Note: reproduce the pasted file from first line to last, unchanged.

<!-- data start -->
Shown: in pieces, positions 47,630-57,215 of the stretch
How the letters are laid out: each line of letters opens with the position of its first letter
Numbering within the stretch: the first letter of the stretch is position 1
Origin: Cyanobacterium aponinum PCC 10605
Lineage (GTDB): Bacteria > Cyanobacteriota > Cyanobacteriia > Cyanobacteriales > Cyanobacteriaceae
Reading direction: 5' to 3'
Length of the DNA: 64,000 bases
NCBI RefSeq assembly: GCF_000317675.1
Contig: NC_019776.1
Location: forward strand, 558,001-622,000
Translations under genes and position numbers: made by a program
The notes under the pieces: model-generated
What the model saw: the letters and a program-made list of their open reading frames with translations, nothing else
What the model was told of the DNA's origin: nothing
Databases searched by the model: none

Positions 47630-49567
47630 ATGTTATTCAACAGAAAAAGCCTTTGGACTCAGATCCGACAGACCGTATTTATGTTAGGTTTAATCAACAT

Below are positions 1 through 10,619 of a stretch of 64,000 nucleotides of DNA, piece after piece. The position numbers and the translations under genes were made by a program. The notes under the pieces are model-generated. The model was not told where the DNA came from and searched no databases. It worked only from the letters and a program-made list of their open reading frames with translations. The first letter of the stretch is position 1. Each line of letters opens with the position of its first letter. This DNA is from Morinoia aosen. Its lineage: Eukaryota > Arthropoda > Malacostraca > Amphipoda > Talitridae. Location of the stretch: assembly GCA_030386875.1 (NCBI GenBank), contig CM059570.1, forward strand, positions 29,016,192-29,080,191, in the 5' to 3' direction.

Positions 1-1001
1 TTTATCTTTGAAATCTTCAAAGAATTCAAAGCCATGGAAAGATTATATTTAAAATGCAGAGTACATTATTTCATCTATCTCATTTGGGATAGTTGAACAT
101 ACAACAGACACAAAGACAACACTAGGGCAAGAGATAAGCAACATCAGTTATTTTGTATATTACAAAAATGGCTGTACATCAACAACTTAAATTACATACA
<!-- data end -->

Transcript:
Shown: in pieces, positions 47,630-57,215 of the stretch
How the letters are laid out: each line of letters opens with the position of its first letter
Numbering within the stretch: the first letter of the stretch is position 1
Origin: Cyanobacterium aponinum PCC 10605
Lineage (GTDB): Bacteria > Cyanobacteriota > Cyanobacteriia > Cyanobacteriales > Cyanobacteriaceae
Reading direction: 5' to 3'
Length of the DNA: 64,000 bases
NCBI RefSeq assembly: GCF_000317675.1
Contig: NC_019776.1
Location: forward strand, 558,001-622,000
Translations under genes and position numbers: made by a program
The notes under the pieces: model-generated
What the model saw: the letters and a program-made list of their open reading frames with translations, nothing else
What the model was told of the DNA's origin: nothing
Databases searched by the model: none

Positions 47630-49567
47630 ATGTTATTCAACAGAAAAAGCCTTTGGACTCAGATCCGACAGACCGTATTTATGTTAGGTTTAATCAACAT

Below are positions 1 through 10,619 of a stretch of 64,000 nucleotides of DNA, piece after piece. The position numbers and the translations under genes were made by a program. The notes under the pieces are model-generated. The model was not told where the DNA came from and searched no databases. It worked only from the letters and a program-made list of their open reading frames with translations. The first letter of the stretch is position 1. Each line of letters opens with the position of its first letter. This DNA is from Morinoia aosen. Its lineage: Eukaryota > Arthropoda > Malacostraca > Amphipoda > Talitridae. Location of the stretch: assembly GCA_030386875.1 (NCBI GenBank), contig CM059570.1, forward strand, positions 29,016,192-29,080,191, in the 5' to 3' direction.

Positions 1-1001
1 TTTATCTTTGAAATCTTCAAAGAATTCAAAGCCATGGAAAGATTATATTTAAAATGCAGAGTACATTATTTCATCTATCTCATTTGGGATAGTTGAACAT
101 ACAACAGACACAAAGACAACACTAGGGCAAGAGATAAGCAACATCAGTTATTTTGTATATTACAAAAATGGCTGTACATCAACAACTTAAATTACATACA